A Complete Guide to the Dantian Elixir Fields: Daoist Breathing Meditation Practices to Rejuvenate the Body and Mind with Qi Energy
BY ROBERT JAMES COONS
the elixir meditation is a simple but powerful way to begin cultivating dantian life energy.
Daoists believe that the universe is a great conduit of energy. This energy is known as dan, or elixir. Dan is said to pervade all things at all times and is the force which always nourishes the universe. Just as this energy exists in the universe, Daoists believe it exists in people, too in special areas called dantians.During the early history of Daoism, the concept of dan energy is not clearly disseminated, but after several generations, Daoist theorists began to put together the idea that dan energy could pervade certain parts of the body and serve the function of feeding the organs and limbs with life energy.Although early Daoism viewed dan as being a transferable energy that could be focused anywhere in the body, it eventually became known as primarily existing in three main parts of the body. These three parts are called xia (lower dantian), zhong (middle dantian), and shang (upper dantian).
“Daoists believe that the universe is a great conduit of energy.”
Most importantly, the lower abdomen, i.e. the lower dantian is considered to be the seat of dan energy in the body. This area is not a specific one, but rather a general area that contains this elixir energy. Daoists believe it can be stirred and improved by focusing the attention on the lower abdomen and breathing calmly and slowly while gradually relaxing and feeling the gradual movement of the in and out breaths as they come and go.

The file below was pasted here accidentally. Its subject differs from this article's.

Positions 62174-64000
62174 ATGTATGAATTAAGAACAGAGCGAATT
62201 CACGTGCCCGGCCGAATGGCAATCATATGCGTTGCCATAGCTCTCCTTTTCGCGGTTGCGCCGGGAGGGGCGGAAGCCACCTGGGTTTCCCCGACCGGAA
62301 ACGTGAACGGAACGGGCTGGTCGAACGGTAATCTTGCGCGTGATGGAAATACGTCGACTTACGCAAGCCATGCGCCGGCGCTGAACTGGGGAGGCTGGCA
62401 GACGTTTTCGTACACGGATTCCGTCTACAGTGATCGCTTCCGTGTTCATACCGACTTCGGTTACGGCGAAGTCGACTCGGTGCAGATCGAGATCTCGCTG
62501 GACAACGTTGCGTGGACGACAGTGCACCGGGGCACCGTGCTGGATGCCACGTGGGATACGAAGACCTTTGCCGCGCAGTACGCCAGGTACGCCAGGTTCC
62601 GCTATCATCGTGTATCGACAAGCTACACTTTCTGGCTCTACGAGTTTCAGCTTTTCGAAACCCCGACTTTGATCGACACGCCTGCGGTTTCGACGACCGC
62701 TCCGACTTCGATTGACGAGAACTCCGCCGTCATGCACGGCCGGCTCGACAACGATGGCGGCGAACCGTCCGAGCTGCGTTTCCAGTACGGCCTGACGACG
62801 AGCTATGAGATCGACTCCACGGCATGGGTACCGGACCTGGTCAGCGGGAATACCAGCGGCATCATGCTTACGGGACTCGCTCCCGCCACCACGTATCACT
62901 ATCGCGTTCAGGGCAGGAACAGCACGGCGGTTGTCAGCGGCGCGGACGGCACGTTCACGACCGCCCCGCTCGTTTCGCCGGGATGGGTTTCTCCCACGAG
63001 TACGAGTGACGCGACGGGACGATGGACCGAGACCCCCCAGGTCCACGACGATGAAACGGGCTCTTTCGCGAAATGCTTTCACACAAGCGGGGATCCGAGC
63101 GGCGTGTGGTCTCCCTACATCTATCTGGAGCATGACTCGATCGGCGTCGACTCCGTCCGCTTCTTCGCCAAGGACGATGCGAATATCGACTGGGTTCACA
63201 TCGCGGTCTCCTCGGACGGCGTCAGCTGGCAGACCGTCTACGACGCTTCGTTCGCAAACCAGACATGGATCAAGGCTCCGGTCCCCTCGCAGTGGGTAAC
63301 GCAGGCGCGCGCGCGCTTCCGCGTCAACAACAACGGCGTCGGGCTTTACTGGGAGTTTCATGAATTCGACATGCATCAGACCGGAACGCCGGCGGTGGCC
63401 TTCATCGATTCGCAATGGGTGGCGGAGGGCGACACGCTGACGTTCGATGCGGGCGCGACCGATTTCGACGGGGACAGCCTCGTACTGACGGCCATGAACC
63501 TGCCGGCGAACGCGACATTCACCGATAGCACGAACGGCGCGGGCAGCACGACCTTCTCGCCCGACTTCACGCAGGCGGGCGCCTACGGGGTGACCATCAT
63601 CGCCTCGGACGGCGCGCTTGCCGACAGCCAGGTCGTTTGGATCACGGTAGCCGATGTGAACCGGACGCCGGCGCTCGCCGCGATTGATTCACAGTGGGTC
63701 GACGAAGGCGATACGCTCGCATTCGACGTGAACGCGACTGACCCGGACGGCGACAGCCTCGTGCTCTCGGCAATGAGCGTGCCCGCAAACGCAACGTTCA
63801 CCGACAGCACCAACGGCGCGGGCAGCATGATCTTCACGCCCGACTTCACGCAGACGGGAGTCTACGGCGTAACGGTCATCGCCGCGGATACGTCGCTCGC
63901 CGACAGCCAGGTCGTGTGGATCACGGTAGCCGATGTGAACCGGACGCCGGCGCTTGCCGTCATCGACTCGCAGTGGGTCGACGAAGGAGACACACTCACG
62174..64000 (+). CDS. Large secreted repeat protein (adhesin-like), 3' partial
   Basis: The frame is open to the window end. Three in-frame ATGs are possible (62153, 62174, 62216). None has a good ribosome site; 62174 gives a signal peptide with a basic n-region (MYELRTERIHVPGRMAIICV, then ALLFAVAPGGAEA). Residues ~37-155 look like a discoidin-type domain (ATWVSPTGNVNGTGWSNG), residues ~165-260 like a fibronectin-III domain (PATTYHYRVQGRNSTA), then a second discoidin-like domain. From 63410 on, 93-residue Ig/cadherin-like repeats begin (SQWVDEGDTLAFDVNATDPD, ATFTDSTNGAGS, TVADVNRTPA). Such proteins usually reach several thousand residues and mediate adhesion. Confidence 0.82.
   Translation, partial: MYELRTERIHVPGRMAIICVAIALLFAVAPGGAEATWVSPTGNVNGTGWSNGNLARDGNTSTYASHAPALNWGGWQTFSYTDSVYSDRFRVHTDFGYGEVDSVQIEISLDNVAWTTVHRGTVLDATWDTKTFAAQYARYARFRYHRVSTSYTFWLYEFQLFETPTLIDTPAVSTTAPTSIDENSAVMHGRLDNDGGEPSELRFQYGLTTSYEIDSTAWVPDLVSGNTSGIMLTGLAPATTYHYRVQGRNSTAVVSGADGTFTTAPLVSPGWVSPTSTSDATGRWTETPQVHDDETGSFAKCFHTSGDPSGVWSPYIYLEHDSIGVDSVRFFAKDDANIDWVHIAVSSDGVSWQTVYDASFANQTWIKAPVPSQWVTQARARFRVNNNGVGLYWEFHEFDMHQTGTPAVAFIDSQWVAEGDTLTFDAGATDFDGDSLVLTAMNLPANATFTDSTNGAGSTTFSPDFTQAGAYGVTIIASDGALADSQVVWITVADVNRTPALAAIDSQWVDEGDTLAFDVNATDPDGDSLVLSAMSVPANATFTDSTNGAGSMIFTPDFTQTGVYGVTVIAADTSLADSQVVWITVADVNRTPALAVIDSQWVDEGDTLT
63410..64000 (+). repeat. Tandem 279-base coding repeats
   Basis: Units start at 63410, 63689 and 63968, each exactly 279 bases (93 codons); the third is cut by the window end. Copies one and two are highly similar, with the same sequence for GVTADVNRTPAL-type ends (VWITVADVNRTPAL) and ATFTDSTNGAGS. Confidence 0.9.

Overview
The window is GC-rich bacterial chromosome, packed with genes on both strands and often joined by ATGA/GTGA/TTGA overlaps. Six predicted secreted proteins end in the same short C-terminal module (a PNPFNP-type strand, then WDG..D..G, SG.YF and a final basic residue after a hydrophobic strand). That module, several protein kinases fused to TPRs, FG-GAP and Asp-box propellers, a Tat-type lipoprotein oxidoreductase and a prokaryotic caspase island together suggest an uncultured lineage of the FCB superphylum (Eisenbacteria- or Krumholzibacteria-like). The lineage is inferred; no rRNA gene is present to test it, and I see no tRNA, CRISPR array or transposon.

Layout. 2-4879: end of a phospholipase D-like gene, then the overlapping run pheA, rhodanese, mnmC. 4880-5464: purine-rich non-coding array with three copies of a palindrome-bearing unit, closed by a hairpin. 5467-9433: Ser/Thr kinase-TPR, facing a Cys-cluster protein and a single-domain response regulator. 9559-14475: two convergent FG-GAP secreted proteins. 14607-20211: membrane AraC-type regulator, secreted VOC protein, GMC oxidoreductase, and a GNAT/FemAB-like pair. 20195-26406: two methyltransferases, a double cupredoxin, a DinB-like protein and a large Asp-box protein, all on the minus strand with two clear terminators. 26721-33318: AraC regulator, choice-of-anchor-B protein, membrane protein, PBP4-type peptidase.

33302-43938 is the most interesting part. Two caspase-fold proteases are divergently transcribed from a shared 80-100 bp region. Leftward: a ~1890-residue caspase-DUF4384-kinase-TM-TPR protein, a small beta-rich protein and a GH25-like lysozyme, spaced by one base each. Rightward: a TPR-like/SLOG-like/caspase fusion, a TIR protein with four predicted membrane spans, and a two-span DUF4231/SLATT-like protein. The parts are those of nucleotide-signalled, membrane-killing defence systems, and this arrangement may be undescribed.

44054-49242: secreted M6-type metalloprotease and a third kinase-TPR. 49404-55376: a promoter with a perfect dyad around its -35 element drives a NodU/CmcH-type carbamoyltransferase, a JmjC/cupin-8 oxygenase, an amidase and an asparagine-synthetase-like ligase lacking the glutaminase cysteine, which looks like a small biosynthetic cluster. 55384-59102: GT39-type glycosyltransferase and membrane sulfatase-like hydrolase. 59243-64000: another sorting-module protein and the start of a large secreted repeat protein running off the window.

the three primary dantian centers in the body.
The function of this part of the body and the lower dantian is related to the concept that the kidneys and genitals are directly above and below the abdomen area. These two points are considered to be extremely important to the health of people over the course of their lives.The genitals are associated with reproduction and creative power, while the kidneys are held to be representative of the ability of the body to clean itself. As such, the lower dantian between these two places becomes a centre where there is a great deal of vital activity taking place which can decide the health of an individual.
When considering modern science, it is quite accurate to say that the area around the lower abdomen is indeed extremely important to the overall function of the body and mind. Not only does the area contain the majority of reproductive and digestive organs, it also contains the majority of the sympathetic and parasympathetic nervous systems, hence the importance of the lower dantian area in Daoist practices.
cultivating the embryo: Daoists often refer to cultivation of the Dantian as a method of creating a divine embryo in the body. Some people believe that when this embryo is mature, it can leave the body and travel the universe. This picture is taken from Wang Changyong’s book “secret of the golden flower,” a book on the cultivation techniques of the Northern school of the Complete Reality school of Daoism.